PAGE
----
BOSSES at the Countess of Chester Hospital are continuing to monitor an outbreak of norovirus which has led to a ban on visitors across the site.
Security officers were posted on access roads into the hospital on Friday to turn visitors away before they parked up.
The decision to close the hospital was taken because norovirus, which causes sickness and diarrhoea, has affected patients on three wards.
Chief executive Peter Herring said: “We had to try and clamp down on visiting otherwise it comes in from the community. We hope to reduce the spread of norovirus and will keep monitoring it day-by-day.”
He hoped it may be possible to ease restrictions later this week.
Mr Herring said the decision to stop all visiting was ‘not taken lightly’, especially because he knew it would lead to unfounded rumours that it was due to swine flu.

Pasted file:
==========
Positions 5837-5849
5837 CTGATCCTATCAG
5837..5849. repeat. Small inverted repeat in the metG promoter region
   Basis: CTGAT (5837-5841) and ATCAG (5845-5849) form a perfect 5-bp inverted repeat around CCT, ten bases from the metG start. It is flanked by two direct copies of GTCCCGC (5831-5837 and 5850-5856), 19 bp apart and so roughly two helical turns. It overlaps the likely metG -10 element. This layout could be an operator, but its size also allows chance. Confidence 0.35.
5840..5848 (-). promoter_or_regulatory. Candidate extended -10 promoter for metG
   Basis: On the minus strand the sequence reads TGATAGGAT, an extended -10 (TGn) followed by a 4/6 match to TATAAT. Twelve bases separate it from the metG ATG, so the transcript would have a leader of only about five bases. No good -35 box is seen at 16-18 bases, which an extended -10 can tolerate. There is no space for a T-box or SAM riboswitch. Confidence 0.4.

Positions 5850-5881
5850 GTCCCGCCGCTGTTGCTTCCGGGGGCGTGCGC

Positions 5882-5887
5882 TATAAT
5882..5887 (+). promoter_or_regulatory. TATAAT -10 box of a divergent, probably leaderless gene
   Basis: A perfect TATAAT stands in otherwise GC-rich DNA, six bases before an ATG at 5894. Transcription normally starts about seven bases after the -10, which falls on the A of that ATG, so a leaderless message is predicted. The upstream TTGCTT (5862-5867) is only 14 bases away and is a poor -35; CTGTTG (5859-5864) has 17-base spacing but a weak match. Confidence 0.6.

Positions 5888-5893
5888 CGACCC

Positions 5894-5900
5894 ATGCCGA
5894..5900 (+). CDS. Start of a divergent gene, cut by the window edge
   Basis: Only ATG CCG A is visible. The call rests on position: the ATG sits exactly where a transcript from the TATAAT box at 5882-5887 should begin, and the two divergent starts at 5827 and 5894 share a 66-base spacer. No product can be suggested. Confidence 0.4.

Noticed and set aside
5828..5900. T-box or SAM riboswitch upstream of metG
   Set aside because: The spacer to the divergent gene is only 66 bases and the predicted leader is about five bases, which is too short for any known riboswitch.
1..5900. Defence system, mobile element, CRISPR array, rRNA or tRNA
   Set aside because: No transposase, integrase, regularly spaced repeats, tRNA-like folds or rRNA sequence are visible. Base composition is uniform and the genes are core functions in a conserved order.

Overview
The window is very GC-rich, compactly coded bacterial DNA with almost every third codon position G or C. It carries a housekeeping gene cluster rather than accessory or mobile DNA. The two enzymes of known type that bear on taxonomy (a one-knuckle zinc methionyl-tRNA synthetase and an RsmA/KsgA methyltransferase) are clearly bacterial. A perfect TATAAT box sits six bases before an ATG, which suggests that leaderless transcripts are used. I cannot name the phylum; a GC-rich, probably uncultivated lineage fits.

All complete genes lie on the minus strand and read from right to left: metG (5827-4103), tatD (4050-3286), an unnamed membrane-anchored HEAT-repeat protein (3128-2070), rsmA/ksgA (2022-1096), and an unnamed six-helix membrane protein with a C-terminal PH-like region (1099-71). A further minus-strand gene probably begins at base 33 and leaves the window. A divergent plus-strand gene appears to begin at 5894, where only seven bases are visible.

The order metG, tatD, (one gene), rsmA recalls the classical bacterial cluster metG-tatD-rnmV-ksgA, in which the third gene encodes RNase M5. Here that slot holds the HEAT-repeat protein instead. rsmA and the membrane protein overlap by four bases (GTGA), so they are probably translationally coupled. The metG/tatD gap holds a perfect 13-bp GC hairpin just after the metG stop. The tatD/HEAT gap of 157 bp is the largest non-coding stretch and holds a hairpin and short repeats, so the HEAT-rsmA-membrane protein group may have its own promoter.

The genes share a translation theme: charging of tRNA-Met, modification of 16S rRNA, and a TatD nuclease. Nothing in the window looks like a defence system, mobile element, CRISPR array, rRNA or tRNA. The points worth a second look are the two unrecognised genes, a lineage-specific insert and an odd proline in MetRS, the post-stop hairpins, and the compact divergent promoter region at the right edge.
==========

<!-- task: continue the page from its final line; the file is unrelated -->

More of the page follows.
But Mr Herring was unaware of a single case of swine flu in the whole of Western Cheshire.
“It is absolutely nothing to do with swine flu whatsoever,” added Mr Herring, who said ward managers were still able to use their discretion over whether to allow in visitors who had travelled a long distance or in cases where a patient was seriously ill.
Restricting access was necessary in a bid to reduce the spread of the illness, which is extremely infectious. New patient admissions are not being allowed on the affected wards. Some staff have also exhibited symptoms.
Visiting restrictions have been applied with increasing regularity in recent times due to norovirus. A similar ban on all visitors was imposed last year.
Mr Herring said he would like research carried out to see whether this area is ‘particularly badly affected’.